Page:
US President Donald Trump moved to quell fears about the novel coronavirus after the first death on US soil was confirmed Saturday.
The US fatality occurred in Washington State's King county, which includes Seattle, a city of more than 700,000 people, said health officials.
The victim was not immediately identified, but Trump told reporters that the victim was a woman in her late 50s.
‘We've taken the most aggressive actions to confront the coronavirus,’ he added. ‘Our country is prepared for any circumstance. There is no reason to panic at all.’
France on Saturday cancelled all gatherings of 5,000 people or more in a bid to contain the coronavirus outbreak which has infected 100 people throughout the country.
The virus has now hit 61 countries across the globe, with more than 2,900 people killed and nearly 86,000 infected since it was first detected in the central Chinese city of Wuhan late last year.
Its rapid spread beyond China's borders in the past week has caused stock markets to sink to their lowest levels since the 2008 global financial crisis over fears the disease could wreak havoc on the world economy.
Although the vast majority of infections have been in China, more daily cases are now logged outside the country. South Korea, Italy and Iran have emerged as major hotspots.
South Korea, which has the most infected people outside China, reported its biggest surge in new cases on Saturday with 813 more patients confirmed, bringing its total to 3,150.
Italy, the hotspot of the outbreak in Europe, also reported a jump in new cases on Saturday, its number of infections exceeding 1,000 and the death toll jumping by eight to 29.
The virus has also spread to previously untouched areas in recent days, reaching new countries including Azerbaijan, Mexico and New Zealand, as well as the first case in sub-Saharan Africa with Nigeria reporting a case.
Qatar and Ecuador both confirmed their first cases on Saturday.
‘We have now increased our assessment of the risk of spread and the risk of impact of COVID-19 to very high at global level,’ WHO chief Tedros Adhanom Ghebreyesus told reporters on Friday.
European nations are scrambling to contain the outbreak -- with many cases linked to northern Italy -- including in France where a surge of new cases was confirmed Saturday.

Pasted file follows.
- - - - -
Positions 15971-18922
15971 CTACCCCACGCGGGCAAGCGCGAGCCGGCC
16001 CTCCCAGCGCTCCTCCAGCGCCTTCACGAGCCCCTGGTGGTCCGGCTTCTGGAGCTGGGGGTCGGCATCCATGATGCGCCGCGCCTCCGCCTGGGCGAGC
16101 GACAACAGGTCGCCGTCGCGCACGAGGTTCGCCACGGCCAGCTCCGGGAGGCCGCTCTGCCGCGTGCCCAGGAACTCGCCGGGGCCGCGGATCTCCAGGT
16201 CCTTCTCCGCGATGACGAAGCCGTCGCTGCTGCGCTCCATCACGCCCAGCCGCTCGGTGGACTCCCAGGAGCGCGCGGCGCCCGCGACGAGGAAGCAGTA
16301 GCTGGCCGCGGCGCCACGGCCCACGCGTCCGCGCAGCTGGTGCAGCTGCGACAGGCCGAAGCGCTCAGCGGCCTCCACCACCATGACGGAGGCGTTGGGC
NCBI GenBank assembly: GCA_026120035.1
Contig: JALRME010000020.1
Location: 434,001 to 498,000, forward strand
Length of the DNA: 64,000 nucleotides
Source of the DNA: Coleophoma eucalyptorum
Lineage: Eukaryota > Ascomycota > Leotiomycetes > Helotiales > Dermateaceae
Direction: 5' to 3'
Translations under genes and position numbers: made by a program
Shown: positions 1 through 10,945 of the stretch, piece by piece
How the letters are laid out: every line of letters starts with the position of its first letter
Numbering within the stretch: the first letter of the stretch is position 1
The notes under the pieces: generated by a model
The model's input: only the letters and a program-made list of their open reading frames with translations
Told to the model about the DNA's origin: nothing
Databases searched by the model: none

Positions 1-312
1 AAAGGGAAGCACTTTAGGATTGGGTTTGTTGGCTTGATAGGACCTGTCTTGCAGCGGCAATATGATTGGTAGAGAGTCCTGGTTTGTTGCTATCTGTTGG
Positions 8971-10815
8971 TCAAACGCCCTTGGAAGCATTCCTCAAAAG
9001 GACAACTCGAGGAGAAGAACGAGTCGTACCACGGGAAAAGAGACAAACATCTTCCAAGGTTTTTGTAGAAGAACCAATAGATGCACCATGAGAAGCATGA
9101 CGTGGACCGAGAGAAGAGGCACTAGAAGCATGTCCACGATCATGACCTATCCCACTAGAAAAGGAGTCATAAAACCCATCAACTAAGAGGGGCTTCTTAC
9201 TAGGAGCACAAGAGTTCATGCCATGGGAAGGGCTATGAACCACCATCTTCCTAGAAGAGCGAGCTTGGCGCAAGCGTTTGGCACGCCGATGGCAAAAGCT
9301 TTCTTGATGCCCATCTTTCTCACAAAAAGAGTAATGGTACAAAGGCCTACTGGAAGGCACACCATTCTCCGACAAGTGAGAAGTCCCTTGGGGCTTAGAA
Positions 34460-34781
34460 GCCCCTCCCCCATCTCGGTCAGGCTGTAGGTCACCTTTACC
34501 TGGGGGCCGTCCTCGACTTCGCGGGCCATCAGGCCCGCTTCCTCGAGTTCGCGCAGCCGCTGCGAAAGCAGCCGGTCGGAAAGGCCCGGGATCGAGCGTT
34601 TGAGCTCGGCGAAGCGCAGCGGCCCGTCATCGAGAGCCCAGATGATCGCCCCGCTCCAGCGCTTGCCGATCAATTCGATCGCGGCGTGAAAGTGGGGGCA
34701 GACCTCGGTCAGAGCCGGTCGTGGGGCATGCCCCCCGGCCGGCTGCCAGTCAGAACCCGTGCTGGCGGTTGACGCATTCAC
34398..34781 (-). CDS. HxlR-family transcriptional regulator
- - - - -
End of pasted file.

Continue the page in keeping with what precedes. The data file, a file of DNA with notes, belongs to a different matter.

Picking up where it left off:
France's latest restrictions came after 16 new cases were confirmed Saturday, bringing the country's total to 73.
Sunday's Paris half-marathon and an agricultural symposium were among the events hit but football matches will not be cancelled.
- Economy, events hit -
In the US, the first death there was confirmed shortly as health officials urged its citizens to avoid areas hit by the outbreak.
US health officials reported three more cases of the new coronavirus transmitted to people who did not travel overseas or come in contact with anyone known to be ill, indicating the disease was spreading in the country.
There are now four such cases in the United States, all on the Pacific seaboard, in addition to some 60 other infections in the country.
US Federal Reserve chair Jerome Powell said the central bank was ready to intervene if needed, given the ‘evolving’ risks to the world's largest economy posed by the outbreak.
Official data released in China on Saturday showed the extent of the damage caused to the world's second-largest economy, with manufacturing activity falling to its lowest level on record as key industries ground to a standstill under drastic containment measures.
More global events were disrupted due to the epidemic, with the United States delaying a regional summit of the Association of Southeast Asian Nations due in Las Vegas next month.
‘This is not a time for panic. It is time to be prepared -- fully prepared,’ UN Secretary-General Antonio Guterres said.
- South Korean cases -
South Korea's epidemic is centred in its fourth-largest city, Daegu, whose streets have been largely deserted for days, apart from long queues at the few shops with masks for sale.
Three women in the Daegu area died of the illness, taking the national toll to 17, authorities said Saturday.
South Korea's total is expected to rise further with screening of more than 210,000 members of the Shincheonji Church of Jesus, a secretive entity often accused of being a cult that is linked to around half of the country's cases.
While China reported 47 more deaths on Saturday, it recorded 427 infections -- fewer new cases than South Korea -- following unprecedented quarantine efforts locking down tens of millions of people in the worst-hit cities.
In Iran, unnamed health sources told the BBC that at least 210 people had died of the coronavirus -- far beyond the official death toll, but Tehran angrily denied that figure.
The death toll in Iran jumped to 43 on Saturday.
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